(19)  See Georg Schild, Bretton Woods and Dumbarton Oaks. American Economic and Political Postwar Planning in the Summer of 1944 (Basingstoke: Macmillan, 1995), 22; Townsend Hoopes and Douglas Brinkley, FDR and the Creation of the U.N. (New Haven, CT: Yale University Press, 1997), 43–54.

(20)  See Jürgen Heideking, ‘Völkerbund und Vereinte Nationen in der internationalen Politik’, Aus Politik und Zeitgeschichte, 36/83 (1983), 3–16.

(21)  Carr, The Twenty Years' Crisis 1919–1939, 207.

(22)  See Preamble of the Charter of the United Nations.

(23)  Martin Wight, Power Politics (London: Leicester University Press, 1978), 218.

(24)  See Bruno Simma, The Charter of the United Nations. A Commentary, 2 nd edn. (Oxford: Oxford University Press, 2002), 788–806.

(25)  Quoted in Bardo Fassbender, UN Security Council and the Right of Veto: A Constitutional Perspective (The Hague: Kluwer Law International, 1998), 17.

(26)  Article 109 reads as follows: ‘Amendments to the present Charter shall come into force for all Members of the United Nations when they have been adopted by a vote of two‐thirds of the Members of the General Assembly and ratified in accordance with their respective constitutional processes by two‐thirds of the Members of the United Nations, including all the permanent members of the Security Council.’

(27)  In this context, efficiency however is only vaguely defined.

(28)  See Fernand van Langenhove, La Crise du Système de Sécurité Collective des Nations Unies, 1946–1957 (The Hague: M. Nijhoff, 1958).

(29)  See Table 2.

(30)  Bailey and Daws, The Procedure of the UN Security Council, 228.

(31)  See Bailey, Voting in the Security Council; Claude, Swords into Plowshares, 140; Delon, ‘La concertation entre les membres permanents du conseil de sécurité’, 56.

(32)  See Roberts, ‘The United Nations: Variants of Collective Security’, 309.

(33)  Ibid., 319; a notable exception of that pattern is the United States.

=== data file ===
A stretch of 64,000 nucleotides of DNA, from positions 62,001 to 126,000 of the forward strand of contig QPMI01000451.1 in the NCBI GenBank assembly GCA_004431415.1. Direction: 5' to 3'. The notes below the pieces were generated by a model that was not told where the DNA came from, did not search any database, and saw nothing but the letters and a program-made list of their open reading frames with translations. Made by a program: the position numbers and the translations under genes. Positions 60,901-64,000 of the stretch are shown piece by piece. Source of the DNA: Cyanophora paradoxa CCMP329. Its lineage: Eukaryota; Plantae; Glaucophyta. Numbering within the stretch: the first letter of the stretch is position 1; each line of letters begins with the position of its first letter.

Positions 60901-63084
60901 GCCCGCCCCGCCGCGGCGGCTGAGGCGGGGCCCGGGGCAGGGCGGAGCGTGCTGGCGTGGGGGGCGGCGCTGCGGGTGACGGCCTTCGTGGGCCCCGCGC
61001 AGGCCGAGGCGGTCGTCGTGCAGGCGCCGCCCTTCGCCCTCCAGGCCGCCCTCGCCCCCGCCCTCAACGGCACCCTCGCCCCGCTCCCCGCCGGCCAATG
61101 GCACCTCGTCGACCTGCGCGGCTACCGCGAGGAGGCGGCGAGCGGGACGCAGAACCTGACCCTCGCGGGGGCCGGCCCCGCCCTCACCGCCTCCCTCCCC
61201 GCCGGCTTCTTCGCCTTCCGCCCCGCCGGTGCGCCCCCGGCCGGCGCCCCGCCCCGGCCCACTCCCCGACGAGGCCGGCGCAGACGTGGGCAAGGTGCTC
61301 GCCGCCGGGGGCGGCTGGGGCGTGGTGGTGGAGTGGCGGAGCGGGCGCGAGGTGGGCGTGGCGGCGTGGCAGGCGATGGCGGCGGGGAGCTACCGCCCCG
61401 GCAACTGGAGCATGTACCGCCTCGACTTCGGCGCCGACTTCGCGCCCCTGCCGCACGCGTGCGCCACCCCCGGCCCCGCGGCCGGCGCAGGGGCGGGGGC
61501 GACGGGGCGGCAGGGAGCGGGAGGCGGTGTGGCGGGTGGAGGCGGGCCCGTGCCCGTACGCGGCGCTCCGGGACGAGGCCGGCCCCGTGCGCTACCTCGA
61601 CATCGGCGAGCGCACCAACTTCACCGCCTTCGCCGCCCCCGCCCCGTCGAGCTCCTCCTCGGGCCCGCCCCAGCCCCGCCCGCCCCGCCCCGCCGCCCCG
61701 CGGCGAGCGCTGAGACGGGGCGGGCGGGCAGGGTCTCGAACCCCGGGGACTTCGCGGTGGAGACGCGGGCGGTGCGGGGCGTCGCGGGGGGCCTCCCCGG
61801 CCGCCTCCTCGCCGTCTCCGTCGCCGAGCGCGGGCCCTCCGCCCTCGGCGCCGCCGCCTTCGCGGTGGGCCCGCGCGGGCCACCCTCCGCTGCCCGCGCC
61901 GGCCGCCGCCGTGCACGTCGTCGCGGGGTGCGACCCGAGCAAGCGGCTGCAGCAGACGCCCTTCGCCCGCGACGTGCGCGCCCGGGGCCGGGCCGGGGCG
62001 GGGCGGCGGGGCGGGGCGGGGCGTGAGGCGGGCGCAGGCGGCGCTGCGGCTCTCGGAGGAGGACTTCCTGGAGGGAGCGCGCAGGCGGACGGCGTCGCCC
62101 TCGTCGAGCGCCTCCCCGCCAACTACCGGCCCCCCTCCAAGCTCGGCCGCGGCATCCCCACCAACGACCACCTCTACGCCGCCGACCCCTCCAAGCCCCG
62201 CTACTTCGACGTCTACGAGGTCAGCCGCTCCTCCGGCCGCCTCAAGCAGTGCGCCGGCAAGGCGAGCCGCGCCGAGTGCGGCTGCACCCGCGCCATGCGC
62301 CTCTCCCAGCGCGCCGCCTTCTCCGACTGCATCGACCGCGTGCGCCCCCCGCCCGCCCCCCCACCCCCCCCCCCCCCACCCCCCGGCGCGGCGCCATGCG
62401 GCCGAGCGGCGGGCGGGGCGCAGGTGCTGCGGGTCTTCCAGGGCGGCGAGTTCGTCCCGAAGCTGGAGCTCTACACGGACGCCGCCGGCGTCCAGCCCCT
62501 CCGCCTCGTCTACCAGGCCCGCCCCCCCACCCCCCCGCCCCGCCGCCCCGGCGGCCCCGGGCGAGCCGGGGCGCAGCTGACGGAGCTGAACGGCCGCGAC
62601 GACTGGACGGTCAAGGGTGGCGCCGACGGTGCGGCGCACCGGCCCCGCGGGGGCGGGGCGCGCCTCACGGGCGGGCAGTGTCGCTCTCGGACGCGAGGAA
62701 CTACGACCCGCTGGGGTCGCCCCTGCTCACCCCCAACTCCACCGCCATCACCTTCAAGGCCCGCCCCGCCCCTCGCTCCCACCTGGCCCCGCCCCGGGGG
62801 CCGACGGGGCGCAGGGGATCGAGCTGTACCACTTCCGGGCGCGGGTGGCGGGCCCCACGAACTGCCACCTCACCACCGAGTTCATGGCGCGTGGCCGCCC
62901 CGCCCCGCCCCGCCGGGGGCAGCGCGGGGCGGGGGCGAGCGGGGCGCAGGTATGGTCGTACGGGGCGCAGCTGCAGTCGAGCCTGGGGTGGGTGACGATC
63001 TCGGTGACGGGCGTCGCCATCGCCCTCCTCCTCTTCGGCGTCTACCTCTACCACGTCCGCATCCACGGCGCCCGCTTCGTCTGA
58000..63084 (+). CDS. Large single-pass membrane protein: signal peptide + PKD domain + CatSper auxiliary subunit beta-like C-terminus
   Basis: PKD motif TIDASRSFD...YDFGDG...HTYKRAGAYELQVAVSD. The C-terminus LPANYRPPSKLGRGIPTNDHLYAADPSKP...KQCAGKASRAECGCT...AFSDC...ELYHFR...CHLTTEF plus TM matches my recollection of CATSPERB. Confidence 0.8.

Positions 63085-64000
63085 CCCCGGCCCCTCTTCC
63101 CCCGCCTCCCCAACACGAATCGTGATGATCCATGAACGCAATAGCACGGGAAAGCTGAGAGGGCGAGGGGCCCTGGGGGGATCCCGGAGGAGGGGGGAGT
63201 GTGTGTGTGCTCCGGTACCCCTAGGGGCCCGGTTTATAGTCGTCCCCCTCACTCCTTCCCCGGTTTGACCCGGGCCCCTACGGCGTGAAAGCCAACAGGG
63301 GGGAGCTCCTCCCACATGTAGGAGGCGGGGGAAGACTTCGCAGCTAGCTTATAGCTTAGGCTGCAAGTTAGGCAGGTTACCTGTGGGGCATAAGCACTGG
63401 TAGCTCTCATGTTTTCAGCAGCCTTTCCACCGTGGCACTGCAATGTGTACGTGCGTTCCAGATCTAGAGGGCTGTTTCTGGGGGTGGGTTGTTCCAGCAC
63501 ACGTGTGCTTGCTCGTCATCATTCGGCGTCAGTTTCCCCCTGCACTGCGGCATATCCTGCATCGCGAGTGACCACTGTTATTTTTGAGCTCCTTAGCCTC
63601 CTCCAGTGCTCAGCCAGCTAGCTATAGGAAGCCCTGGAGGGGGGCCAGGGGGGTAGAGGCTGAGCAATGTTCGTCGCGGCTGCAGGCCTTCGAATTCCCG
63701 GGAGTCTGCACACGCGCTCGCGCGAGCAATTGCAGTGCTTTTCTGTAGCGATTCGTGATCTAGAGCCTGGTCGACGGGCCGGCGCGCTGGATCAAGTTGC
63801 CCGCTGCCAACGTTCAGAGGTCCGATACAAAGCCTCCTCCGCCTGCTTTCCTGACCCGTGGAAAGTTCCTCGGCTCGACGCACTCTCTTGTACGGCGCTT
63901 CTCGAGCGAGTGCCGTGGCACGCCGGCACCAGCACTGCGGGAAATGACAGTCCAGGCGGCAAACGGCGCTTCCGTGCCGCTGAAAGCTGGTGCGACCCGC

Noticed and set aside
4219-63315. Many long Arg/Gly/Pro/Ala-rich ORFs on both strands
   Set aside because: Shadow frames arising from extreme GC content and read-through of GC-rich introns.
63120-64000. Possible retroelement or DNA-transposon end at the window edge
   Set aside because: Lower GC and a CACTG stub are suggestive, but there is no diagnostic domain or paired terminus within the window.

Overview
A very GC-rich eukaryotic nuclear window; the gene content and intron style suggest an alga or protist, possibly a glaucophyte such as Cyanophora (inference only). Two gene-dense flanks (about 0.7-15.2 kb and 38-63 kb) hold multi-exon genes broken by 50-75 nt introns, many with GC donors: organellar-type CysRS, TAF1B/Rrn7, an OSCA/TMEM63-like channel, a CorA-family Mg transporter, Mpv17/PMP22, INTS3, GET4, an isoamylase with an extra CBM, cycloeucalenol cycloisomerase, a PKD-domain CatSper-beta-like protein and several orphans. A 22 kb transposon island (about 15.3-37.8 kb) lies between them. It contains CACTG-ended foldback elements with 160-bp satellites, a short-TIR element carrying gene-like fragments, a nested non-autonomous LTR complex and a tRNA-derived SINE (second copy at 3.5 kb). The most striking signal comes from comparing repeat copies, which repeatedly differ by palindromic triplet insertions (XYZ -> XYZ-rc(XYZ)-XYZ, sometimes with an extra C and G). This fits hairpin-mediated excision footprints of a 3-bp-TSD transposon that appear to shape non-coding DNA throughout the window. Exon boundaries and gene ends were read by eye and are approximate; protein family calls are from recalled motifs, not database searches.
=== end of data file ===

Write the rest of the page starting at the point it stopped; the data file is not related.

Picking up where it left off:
(34)  ‘Report of the Rapporteur of Commission III to the Plenary Session’, in United Nations, (ed.), Documents of the United Nations Conference on International Organization, San Francisco, 1945, III (ed.) (London/New York: United Nations, 1945), 234 et seq.

(35)  See Adam Roberts, ‘The United Nations: Variants of Collective Security’, 310.

(36)  Ruth Wedgwood, ‘Unilateral Action in a Multilateral World’, in Stewart Patrick and Shepard Forman (eds.), Multilateralism and US Foreign Policy: Ambivalent Engagement (London: Lynne Rienner, 2002), 178.

(37)  See Roberts, ‘The United Nations: Variants of Collective Security’, 319.

(38)  Wedgwood, ‘Unilateral Action in a Multilateral World’, 178.

(39)  Ian Hurd, ‘Legitimacy and Authority in International Politics’, International Organization, 53/2 (1999), 379.

(40)  See Roberts, ‘The United Nations: Variants of Collective Security’, 322.

(41)  For a good analysis of this trend, see Michael Pugh and Waheguru Pal Singh Sidhu (eds.), The United Nations and Regional Security: Europe and Beyond (Boulder, CO: Lynne Rienner, 2003).

(42)  Andrew Hurrell and Louise Fawcett, ‘Conclusion: Regionalism and International Order?’, in Louise Fawcett and Andrew Hurrell (eds.), Regionalism in World Politics: Regional Organization and International Order (New York: Oxford University Press, 1995), 311.